Are absolutely worthless, but some people like to give them anyway. Like Bishop Gene Robinson of the Episcopal Diocese of New Hampshire, the first openly gay bishop ordained in that denomination, who President-Elect Obama asked to deliver an invocation at one of the inaugural events.
Bishop Robinson said he had been reading inaugural prayers through history and was “horrified” at how “specifically and aggressively Christian they were.”
“I am very clear,” he said, “that this will not be a Christian prayer, and I won’t be quoting Scripture or anything like that. The texts that I hold as sacred are not sacred texts for all Americans, and I want all people to feel that this is their prayer.”
Bishop Robinson said he might address the prayer to “the God of our many understandings,” language that he said he learned from the 12-step program he attended for his alcohol addiction.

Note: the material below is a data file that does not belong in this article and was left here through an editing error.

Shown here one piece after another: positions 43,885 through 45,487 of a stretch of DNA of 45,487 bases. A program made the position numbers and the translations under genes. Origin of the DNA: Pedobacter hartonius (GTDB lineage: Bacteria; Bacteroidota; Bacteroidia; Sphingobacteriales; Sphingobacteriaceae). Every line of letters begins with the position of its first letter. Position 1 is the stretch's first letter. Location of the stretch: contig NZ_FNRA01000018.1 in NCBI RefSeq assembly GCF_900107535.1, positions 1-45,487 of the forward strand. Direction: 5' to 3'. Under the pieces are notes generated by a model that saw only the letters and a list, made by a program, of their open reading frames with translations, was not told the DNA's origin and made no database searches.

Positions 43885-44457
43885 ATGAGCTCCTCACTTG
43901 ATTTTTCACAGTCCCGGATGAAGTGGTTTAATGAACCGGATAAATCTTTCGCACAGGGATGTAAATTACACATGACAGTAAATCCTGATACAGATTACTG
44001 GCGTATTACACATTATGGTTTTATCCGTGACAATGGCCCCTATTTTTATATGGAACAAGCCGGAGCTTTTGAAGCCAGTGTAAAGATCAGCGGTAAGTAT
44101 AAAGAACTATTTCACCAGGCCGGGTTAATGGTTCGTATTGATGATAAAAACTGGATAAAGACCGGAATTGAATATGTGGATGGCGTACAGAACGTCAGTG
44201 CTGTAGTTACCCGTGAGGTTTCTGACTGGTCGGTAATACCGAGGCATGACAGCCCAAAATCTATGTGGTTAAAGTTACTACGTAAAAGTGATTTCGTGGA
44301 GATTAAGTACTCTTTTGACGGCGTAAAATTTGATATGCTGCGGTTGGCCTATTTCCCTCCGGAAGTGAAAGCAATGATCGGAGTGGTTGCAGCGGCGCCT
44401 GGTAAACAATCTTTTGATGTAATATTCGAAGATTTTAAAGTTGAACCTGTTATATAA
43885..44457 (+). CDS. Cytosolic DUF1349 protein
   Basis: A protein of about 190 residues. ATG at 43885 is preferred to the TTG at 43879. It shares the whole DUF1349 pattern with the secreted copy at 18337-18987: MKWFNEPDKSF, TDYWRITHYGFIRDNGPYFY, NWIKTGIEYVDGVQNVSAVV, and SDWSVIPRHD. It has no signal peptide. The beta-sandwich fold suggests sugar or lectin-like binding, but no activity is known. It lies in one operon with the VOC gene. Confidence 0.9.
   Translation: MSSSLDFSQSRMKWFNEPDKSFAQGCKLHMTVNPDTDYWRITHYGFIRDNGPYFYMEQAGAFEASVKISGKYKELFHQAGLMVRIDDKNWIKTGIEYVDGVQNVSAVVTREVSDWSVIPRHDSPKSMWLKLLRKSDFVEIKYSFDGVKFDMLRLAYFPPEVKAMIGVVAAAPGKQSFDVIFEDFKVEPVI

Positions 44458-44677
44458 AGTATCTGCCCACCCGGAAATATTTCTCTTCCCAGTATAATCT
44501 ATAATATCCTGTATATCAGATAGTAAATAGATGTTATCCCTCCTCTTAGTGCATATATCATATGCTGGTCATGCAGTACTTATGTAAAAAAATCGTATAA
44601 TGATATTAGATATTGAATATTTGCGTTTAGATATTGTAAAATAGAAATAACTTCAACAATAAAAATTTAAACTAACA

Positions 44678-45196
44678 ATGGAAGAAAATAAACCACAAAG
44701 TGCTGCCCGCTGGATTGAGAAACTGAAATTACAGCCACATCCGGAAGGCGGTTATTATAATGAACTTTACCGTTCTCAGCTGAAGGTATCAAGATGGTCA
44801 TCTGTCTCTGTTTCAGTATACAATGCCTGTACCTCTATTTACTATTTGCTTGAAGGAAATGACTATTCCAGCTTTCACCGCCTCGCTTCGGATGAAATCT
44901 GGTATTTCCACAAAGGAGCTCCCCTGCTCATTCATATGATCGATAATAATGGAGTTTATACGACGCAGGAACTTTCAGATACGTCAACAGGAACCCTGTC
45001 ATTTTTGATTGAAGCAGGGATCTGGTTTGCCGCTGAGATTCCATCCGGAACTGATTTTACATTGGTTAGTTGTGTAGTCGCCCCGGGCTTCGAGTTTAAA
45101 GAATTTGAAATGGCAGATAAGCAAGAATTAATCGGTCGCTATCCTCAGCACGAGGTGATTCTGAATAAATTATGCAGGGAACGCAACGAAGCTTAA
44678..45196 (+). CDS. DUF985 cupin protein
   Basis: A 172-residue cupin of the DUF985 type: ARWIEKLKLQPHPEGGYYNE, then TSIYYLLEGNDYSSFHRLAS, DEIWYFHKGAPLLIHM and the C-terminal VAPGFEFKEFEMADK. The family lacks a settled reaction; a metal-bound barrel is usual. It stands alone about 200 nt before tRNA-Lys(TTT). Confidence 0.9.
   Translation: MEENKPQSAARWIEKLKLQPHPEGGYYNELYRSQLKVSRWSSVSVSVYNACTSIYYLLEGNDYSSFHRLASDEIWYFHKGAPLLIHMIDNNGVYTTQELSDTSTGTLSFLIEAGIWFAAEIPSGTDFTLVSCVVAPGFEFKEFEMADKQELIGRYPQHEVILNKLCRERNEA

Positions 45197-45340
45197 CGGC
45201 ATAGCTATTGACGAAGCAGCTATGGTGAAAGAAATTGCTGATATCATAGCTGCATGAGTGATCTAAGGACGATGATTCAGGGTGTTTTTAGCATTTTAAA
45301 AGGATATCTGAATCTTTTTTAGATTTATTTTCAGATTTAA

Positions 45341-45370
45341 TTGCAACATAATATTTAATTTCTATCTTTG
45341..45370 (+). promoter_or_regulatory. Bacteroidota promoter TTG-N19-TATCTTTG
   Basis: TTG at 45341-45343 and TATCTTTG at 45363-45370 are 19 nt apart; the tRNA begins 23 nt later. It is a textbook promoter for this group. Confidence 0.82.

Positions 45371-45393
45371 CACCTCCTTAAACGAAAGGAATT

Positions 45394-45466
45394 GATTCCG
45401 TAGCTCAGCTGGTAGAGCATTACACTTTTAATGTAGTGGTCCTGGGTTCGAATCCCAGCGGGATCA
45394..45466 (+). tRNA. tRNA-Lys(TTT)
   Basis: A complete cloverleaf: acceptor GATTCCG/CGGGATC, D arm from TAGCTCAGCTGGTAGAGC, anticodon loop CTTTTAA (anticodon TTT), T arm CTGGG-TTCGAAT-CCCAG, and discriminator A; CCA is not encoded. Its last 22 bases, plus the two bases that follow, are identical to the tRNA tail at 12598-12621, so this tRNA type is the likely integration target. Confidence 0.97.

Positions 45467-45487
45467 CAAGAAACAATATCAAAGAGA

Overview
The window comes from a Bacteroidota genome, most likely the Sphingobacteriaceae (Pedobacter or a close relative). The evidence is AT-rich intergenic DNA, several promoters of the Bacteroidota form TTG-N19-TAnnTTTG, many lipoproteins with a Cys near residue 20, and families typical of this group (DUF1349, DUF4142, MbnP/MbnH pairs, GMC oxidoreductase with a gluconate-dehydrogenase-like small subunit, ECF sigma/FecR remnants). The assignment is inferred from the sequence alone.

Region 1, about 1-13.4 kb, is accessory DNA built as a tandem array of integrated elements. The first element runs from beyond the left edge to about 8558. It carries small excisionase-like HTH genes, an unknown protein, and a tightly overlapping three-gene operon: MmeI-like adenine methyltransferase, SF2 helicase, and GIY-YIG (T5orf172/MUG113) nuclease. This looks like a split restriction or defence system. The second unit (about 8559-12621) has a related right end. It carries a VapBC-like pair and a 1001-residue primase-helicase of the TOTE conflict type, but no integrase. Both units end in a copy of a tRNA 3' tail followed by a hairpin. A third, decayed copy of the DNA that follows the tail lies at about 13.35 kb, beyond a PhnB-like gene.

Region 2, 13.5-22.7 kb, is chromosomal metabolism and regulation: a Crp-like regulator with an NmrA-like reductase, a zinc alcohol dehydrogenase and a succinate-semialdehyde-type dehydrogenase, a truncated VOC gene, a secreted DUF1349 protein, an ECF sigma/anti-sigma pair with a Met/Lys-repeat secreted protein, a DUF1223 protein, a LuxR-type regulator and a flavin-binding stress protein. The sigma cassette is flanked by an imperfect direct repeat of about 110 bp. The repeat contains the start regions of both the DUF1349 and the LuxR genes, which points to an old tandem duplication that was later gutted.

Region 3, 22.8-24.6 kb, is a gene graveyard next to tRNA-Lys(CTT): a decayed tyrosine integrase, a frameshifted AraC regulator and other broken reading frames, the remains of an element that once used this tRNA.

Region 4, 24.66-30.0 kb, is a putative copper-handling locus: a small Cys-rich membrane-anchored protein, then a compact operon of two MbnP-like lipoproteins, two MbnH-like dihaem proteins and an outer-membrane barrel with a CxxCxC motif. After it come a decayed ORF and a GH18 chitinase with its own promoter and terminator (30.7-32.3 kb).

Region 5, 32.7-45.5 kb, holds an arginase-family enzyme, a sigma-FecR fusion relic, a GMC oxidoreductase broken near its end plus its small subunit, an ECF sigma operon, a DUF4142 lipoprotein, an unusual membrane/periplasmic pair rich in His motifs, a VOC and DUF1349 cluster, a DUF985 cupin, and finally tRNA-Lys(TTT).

If that is what was wanted or desired Obama could have just invited somebody from the Baha’I faith. Melinda over at Stand to Reason calls this for what it is – silly.
This is silly pluralism to try to express all ideas at once that really then doesn’t express any of them. In an attempt to avoid offending anyone, you still can offend since then no one’s idea of God is represented. The tradition of asking different members of the clergy to lead public invocations is to have different views represented in different individuals. Pluralism is tolerance as each person expresses their religious belief, not giving up any coherent idea of God and religion.
This God of “our many understandings” is a god which represents no one. I wonder how he is going to cover the atheists?
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